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Type 1 diabetes hasn’t stopped Cedar Creek’s Deanna DeMarco from becoming one of CAL’s best softball players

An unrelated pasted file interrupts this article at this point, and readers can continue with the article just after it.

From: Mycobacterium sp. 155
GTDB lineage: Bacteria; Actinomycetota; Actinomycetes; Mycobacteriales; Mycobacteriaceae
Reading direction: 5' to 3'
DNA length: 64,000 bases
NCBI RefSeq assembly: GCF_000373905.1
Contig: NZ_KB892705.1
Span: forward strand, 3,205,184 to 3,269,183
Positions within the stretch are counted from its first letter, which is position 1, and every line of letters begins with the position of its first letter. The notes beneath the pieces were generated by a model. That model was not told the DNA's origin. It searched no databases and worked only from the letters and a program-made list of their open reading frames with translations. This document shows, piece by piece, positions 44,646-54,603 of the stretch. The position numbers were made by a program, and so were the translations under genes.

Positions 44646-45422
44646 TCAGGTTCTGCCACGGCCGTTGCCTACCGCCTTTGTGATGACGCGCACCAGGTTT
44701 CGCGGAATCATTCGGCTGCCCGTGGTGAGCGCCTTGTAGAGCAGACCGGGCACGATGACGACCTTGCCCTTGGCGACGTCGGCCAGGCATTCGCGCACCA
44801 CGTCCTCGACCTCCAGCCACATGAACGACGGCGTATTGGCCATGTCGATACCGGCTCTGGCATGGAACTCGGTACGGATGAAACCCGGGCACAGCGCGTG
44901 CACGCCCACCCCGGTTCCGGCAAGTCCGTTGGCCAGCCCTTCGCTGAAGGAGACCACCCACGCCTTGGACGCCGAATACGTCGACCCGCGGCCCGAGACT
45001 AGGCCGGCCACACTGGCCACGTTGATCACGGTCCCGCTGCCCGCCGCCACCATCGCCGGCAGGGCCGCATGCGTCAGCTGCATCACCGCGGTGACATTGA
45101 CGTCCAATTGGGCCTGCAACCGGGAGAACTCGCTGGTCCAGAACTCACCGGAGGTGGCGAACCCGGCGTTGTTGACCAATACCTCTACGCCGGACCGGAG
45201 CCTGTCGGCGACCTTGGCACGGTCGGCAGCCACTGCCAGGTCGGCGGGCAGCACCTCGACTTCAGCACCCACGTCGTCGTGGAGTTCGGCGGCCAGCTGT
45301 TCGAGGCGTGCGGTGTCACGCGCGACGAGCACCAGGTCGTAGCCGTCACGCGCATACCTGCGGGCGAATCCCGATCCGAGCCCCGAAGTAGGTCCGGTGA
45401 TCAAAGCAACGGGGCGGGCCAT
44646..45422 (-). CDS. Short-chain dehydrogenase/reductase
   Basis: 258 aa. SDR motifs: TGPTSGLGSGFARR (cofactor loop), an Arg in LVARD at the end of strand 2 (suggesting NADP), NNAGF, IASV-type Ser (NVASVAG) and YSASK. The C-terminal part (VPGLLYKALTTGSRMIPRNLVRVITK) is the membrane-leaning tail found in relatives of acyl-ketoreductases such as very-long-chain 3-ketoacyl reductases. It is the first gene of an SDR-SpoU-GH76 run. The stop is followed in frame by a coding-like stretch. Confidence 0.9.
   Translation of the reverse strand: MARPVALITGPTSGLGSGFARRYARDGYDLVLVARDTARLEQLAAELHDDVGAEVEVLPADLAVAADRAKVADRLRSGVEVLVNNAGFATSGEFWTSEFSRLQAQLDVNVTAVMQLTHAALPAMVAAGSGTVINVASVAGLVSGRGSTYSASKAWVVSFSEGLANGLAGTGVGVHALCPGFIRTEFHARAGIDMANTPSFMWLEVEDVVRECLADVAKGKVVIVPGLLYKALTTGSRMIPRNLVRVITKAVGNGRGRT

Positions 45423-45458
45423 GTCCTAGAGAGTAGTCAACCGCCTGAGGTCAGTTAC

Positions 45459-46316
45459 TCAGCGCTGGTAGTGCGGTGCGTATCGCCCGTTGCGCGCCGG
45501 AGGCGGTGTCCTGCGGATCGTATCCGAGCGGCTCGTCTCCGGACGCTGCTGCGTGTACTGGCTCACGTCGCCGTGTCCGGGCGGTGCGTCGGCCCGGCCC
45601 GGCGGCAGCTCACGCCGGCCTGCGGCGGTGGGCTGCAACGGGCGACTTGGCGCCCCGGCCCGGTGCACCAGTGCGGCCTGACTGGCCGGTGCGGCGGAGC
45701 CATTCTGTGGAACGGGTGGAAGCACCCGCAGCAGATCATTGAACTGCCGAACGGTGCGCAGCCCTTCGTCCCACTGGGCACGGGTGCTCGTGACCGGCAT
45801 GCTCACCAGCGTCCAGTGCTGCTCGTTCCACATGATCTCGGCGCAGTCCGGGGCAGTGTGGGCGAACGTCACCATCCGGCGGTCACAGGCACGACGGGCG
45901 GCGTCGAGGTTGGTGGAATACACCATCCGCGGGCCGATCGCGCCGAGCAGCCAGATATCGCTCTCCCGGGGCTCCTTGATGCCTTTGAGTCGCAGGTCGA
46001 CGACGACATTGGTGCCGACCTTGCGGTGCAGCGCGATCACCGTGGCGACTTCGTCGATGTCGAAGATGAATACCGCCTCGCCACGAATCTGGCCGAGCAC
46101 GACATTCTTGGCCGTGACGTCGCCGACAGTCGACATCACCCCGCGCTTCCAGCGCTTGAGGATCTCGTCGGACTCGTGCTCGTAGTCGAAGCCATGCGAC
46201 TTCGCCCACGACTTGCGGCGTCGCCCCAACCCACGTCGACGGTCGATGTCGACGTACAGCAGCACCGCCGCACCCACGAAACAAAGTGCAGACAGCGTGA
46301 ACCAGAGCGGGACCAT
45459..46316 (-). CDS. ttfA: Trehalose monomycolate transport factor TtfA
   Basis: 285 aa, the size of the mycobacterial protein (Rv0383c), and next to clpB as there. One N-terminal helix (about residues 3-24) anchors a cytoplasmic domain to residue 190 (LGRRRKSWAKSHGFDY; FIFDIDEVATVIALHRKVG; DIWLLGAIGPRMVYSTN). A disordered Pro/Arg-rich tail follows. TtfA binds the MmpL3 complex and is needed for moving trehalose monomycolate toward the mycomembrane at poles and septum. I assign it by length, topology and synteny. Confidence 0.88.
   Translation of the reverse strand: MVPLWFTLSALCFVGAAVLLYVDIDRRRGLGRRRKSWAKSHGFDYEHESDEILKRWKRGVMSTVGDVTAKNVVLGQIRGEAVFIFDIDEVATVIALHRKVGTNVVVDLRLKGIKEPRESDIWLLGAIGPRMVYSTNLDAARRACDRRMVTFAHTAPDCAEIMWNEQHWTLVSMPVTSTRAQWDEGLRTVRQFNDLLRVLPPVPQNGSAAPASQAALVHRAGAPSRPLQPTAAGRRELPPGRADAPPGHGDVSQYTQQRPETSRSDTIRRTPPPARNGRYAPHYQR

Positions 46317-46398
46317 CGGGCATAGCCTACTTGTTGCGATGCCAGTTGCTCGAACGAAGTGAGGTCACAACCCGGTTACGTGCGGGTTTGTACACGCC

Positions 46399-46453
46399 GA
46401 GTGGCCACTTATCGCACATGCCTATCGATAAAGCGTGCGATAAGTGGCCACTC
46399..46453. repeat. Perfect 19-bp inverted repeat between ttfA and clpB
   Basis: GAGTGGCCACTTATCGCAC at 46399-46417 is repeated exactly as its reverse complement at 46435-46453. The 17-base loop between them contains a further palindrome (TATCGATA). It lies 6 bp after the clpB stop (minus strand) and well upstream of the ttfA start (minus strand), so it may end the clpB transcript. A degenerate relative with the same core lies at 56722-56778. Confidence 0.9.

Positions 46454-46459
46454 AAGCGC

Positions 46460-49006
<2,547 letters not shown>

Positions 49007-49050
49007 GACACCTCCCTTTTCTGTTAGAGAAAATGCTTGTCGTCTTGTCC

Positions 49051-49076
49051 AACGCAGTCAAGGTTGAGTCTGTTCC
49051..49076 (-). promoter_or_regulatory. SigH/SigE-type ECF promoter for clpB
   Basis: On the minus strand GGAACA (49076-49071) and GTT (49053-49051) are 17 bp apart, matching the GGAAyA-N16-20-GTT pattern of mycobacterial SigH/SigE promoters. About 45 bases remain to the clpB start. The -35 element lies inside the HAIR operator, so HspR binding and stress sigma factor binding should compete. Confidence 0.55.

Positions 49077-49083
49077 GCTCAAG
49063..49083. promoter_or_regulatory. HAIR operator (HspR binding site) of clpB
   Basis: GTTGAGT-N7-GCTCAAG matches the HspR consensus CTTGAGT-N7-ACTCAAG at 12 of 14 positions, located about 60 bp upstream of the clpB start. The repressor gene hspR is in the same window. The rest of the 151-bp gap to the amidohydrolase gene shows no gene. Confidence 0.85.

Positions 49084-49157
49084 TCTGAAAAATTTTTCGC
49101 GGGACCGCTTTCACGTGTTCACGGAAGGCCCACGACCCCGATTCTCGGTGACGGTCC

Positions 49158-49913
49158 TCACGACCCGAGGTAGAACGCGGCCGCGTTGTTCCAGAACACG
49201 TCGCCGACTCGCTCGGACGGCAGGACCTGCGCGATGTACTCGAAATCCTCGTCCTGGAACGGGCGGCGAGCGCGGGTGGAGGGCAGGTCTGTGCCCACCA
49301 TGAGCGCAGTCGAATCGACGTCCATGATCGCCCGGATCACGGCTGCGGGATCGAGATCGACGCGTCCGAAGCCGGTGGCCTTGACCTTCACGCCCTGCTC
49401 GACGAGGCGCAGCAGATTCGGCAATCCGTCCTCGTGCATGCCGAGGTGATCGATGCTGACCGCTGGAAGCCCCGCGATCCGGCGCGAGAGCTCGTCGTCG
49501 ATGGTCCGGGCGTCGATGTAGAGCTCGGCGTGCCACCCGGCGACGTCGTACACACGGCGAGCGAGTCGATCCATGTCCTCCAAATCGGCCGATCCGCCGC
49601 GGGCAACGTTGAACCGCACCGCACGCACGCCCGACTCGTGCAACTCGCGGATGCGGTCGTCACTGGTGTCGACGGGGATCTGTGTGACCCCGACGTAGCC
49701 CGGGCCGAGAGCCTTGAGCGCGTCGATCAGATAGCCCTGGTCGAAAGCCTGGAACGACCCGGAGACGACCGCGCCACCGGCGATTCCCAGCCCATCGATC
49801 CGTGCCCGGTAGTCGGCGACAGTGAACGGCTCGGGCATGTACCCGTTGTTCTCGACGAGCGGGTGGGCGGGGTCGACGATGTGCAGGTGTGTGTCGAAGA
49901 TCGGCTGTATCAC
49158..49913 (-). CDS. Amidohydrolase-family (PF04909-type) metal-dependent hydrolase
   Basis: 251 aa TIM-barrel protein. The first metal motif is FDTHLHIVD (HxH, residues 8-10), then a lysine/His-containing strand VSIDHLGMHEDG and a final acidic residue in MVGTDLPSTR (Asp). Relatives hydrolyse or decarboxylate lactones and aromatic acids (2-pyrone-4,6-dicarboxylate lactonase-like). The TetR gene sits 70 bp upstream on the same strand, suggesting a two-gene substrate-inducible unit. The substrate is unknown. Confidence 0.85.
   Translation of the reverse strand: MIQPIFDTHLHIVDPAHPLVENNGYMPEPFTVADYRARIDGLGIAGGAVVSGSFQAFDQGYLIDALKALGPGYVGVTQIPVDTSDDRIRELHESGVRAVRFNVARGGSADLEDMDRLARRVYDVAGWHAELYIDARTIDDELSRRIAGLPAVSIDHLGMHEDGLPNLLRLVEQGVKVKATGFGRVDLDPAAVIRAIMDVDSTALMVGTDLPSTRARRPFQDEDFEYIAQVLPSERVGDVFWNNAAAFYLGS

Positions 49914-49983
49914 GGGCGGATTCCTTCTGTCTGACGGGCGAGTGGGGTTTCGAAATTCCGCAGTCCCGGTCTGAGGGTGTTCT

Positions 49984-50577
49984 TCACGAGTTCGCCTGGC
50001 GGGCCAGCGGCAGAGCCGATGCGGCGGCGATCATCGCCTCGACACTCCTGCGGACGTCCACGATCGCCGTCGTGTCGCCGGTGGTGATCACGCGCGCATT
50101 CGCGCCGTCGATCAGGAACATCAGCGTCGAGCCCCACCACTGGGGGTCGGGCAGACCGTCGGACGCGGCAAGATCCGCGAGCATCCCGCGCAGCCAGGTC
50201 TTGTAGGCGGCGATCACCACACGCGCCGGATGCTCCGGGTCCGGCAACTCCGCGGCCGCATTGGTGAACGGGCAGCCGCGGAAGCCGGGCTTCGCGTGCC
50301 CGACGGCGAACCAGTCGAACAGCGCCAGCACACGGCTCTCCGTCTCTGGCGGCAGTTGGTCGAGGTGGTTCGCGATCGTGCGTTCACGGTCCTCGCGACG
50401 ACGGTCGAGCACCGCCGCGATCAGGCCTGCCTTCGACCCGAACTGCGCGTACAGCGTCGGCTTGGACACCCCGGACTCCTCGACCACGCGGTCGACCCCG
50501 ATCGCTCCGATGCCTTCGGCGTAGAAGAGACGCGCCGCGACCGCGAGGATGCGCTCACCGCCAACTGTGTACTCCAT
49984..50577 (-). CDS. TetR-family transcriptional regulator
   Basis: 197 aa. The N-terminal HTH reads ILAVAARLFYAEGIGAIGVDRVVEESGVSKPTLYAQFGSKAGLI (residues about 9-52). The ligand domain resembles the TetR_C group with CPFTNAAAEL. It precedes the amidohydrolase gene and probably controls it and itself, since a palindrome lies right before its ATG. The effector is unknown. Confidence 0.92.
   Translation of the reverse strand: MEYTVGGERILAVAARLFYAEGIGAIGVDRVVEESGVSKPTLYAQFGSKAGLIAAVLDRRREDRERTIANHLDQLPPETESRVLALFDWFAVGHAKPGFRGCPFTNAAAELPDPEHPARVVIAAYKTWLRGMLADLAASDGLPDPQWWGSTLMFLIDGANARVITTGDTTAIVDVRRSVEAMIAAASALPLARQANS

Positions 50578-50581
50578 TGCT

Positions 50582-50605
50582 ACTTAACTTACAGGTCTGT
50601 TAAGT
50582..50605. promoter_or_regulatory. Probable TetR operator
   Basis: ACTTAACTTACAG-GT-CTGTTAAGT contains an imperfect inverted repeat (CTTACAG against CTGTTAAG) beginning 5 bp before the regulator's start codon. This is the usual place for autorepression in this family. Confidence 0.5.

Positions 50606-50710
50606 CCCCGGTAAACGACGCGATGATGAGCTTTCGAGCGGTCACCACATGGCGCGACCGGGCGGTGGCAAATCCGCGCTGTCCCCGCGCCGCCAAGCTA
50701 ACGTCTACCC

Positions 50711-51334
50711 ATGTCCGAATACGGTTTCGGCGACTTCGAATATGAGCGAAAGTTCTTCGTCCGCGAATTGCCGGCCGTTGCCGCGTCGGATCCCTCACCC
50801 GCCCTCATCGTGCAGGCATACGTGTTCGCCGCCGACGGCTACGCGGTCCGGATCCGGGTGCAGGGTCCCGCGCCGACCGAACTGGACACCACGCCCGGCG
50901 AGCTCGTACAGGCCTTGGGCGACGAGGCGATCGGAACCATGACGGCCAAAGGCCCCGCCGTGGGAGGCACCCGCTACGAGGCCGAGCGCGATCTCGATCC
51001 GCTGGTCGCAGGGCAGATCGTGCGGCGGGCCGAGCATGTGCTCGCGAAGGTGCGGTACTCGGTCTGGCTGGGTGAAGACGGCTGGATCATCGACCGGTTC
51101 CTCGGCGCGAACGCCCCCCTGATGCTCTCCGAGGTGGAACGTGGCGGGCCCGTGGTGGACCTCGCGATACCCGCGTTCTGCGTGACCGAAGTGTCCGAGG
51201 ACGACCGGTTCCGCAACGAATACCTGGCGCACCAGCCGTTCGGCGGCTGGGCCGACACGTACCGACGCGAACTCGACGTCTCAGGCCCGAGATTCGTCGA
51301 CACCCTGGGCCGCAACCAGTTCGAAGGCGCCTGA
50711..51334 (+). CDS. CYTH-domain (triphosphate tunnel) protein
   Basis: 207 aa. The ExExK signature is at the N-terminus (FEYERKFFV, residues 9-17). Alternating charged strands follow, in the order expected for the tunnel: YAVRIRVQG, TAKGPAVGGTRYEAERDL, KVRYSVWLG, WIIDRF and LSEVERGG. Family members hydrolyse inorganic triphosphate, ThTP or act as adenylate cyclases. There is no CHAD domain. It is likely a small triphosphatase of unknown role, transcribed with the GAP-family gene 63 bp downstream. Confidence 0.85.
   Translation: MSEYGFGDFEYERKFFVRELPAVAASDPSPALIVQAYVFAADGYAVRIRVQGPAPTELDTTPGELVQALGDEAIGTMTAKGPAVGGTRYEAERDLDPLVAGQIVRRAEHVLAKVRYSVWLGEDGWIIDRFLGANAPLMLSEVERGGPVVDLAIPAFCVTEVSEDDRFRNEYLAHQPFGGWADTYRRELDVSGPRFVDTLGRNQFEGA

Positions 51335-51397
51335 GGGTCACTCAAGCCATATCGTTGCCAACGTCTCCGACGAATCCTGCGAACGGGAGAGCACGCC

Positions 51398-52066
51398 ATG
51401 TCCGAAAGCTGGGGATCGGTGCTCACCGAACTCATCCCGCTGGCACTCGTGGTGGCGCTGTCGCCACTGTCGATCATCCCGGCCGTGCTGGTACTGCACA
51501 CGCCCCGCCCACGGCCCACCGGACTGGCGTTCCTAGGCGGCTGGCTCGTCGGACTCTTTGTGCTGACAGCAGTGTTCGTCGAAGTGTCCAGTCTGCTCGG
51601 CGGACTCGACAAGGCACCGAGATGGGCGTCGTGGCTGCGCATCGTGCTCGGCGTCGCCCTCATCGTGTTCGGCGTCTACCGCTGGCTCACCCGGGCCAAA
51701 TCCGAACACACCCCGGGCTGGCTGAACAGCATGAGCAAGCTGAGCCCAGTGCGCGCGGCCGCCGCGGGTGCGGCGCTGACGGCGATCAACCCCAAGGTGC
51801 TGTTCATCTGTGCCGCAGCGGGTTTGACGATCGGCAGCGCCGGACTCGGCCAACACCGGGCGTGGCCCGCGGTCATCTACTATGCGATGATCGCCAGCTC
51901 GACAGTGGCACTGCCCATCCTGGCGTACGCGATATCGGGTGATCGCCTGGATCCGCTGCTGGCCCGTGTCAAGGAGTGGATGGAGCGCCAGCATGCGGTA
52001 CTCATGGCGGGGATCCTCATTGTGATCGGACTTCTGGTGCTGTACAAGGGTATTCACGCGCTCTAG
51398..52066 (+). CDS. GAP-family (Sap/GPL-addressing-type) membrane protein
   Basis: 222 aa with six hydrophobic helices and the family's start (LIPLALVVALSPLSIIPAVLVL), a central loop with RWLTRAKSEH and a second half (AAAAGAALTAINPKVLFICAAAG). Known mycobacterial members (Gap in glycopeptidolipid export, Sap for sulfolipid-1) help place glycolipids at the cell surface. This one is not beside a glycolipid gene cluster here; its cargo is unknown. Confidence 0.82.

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By DAVE O’SULLIVAN Publisher When you look at Deanna DeMarco, you see the ultimate softball player. Eye black, sunglasses, a strong throw from shortstop, fluid motions in the field, a powerful bat. It’s hard to believe that the vibrant Cedar Creek junior was laying in a hospital bed two days before the start of her freshman season, nearly in a coma with her internal organs threatening to shut down and kill her. A month before the start of tryouts in 2013, DeMarco was given a clean bill of health at her spring sports physical. A few weeks later, after catching a virus, mom Deborah said, Deanna was diagnosed with Type 1 diabetes, which was formerly known as juvenile diabetes. It’s a disease that if not properly controlled can lead to kidney and nerve damage, among other ailments. Doctors advised Deanna not to play softball her freshman year, and Deborah said she thought her daughter’s high school softball career might be over before it ever began. But the doctors definitely underestimated Deanna’s determination. Not only was she at tryouts the day after being released from the hospital, but in the two years since her diagnosis, the current junior has blossomed into one of the best infielders in the Cape-Atlantic League. “It’s been a few years now and she’s doing pretty well. She plays not only with Cedar Creek but also on Marlton Thunder White, which is her travel team, and Marlton Thunder Red picked her up as a guest player because she’s been playing so well. She’s overcome a lot, she definitely has,” Deborah DeMarco said. “I noticed that she started losing a lot of weight. She had a virus a couple weeks before. She had her sports physical for high school softball a month prior to her diagnosis, and she was in perfect health. Within one month she went downhill. The doctors said she caught a virus and the virus attacked her pancreas. Her pancreas is basically not working. She does injections now and she just got her (insulin) pump, so she’ll have to go through learning how to play sports with that, but she’s definitely up for the challenge.” DeMarco said she has to constantly monitor her blood sugar, even during games, but that hasn't stopped her from becoming one of the best hitters and shortstops in the league. DeMarco said she has to constantly monitor her blood sugar, even during games, but that hasn’t stopped her from becoming one of the best hitters and shortstops in the league. “It was very hard. I think I was more devastated than everyone. She does karate; she went from being a healthy child with all the sports and everything to laying in a hospital bed almost in a coma. They said her organs were close to shutting down. Softball was the least of my concerns,” Deborah said. “She told the doctor when he came in and said she wouldn’t be able to play that she guaranteed him she would be on the field for tryouts. I was scared the whole day. I said to my husband, ‘I don’t think I’m going to make it through this day and this weekend.’ She had tryouts on that Saturday all day long. With her getting out of the hospital the day before, I didn’t think she would be able to do it, but she did.” Deanna DeMarco is not the kind of girl to shy away from a challenge. She’s one of the top students at the school, and she has dealt with this disease by meeting it head on, every day. She even has been mentoring other teens through her Instagram account, offering words of support and encouraging kids her age not to get depressed about their situation. And, in a way, her being proactive about dealing with the disease helps her avoid any type of depression that is commonly associated with young people who suffer from Type 1 diabetes. “We exchange tips on there and give each other support,” Deanna said. “It’s really important and it’s great to have that support system of people who actually understand what is happening to you.” Deborah said it is important that Deanna’s teammates and coaches, whether it be on her Cedar Creek team or her travel squads, don’t treat her with kid gloves. She said her daughter might have a disease, but she won’t let it define who she is or who she becomes. “I don’t want to treat her differently than anybody else. She has diabetes, but that’s not who she is,” Deborah said. “She really is a great kid. She’s a leader, and just a great all-around kid. Not only in sports, but in school is well.” Contact Dave O’Sullivan: sully@acglorydays.com; on Twitter @GDsullysays [adsense]

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